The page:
Scotland Loves Anime
26 Oct 2018
When asked how I felt about being an father I found myself stating a proud “Yes! I want to be a father”. If I ask some of my friends and colleagues, they would proudly state “No! Hell no!”. Others might say maybe, but more often than not, the decision is a binary one. It is also the same with Marmite, that horrible yeasty concoction which some among us like to spread on toast.
I mention this binary decision, because this is what seems to have happened with opinions of Mirai, Mamoru Hasoda’s newest film after Boy and the Beast was released onto home video a few years ago. His newest creation, another story written from his own personal experiences has thoroughly split the viewers at Scotland Loves Anime 2018. While there were many of us who felt like we had been dragged backwards with all of our heart strings plucked, others found themselves either disliking the film or in some cases, actively hating it.
To set the record straight, I absolutely adored this movie and my reasoning for this is below. So, before I start rabbiting on, lets give you a brief synopsis!
Mirai is the story which is set within a young family. The father is a freelance architect, working from home, while the mother seems to be a high-up sales person who has to frequently work away from home a lot. This couple have set themselves up in a weird home which they have designed themselves (and if you ask me it is completely unsuitable for a young family, but what does an engineer like me know, right?) and they have the cutest little puppy. This couple finds themselves pregnant with a little boy, Kun, and they establish their loving relationship, which normally revolves around Kun’s obsessive love of trains until the newest member of the family, Mirai arrives.
Mirai is your typical newborn and her effect on this family is also typical. Like every young child she needs feeding every three hours, she sleeps, poops, vomits and cries and she consumes the full attention of her devoting parents. This does not sit well with Kun or the puppy who, until now, had enjoyed their fair share of the love. With divided attention comes jealousy and Kun begins to show more and more disruptive and aggressive behaviour because, he is a four year old who doesn’t know how to cope with the situation. His parents do the best they can with him. His father stays at home and cares for Mirai and Kun, but as he is also freelance, he needs to keep working. Their mother also has to work her day job and while grandparents help, there is just not enough attention to go around. Kun begins to hate his newborn sister more and more.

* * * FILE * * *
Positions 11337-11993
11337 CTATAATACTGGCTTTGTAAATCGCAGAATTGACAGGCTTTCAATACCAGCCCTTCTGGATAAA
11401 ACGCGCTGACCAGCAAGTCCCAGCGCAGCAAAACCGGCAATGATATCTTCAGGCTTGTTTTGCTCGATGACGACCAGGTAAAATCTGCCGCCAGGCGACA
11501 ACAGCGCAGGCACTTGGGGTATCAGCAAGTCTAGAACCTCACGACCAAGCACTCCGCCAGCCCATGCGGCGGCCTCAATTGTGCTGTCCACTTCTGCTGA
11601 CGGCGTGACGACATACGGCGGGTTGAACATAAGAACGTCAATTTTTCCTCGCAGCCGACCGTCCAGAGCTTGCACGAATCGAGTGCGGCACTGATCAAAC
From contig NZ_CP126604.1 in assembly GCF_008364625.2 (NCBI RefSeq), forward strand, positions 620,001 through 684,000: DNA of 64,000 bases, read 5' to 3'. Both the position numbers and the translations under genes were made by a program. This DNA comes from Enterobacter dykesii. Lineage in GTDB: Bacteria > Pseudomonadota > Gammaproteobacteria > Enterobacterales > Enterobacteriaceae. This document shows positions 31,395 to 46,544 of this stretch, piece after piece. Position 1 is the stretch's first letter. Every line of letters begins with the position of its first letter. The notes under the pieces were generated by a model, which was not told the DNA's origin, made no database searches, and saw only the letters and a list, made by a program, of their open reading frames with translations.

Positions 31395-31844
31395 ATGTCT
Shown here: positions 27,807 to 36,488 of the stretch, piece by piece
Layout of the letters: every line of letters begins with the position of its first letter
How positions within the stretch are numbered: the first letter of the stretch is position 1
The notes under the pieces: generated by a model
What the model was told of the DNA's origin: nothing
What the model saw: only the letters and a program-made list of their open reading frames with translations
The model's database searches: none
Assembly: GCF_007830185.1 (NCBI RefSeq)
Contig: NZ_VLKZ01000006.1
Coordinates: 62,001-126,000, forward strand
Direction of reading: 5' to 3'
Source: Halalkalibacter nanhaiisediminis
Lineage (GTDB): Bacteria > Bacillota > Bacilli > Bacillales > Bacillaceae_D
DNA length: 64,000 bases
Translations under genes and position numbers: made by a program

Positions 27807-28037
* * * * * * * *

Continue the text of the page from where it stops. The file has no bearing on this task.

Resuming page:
Thankfully for Kun, he is saved, thanks to an intervention by his sister. Not this cute baby in the cot, but rather her as her teenage self, aged approximately fourteen. Through these rather elaborate dream sequences which occur in the small garden in the house, Mirai shows Kun about their family’s history, she talks to him and helps guide him into being a better brother, and also helps rescue him when he becomes lost in his own jealousy, guiding him back to his loving family. Mirai teaches him to love his sister and become a better brother and helps develop him into being less of a loud and angry little jerk. And yes, while he is only four, Kun is being a right little jerk for most of this film, and judging from the snapshot of the 18 year old Kun, while he does get better, I think he remains a jerk to be honest.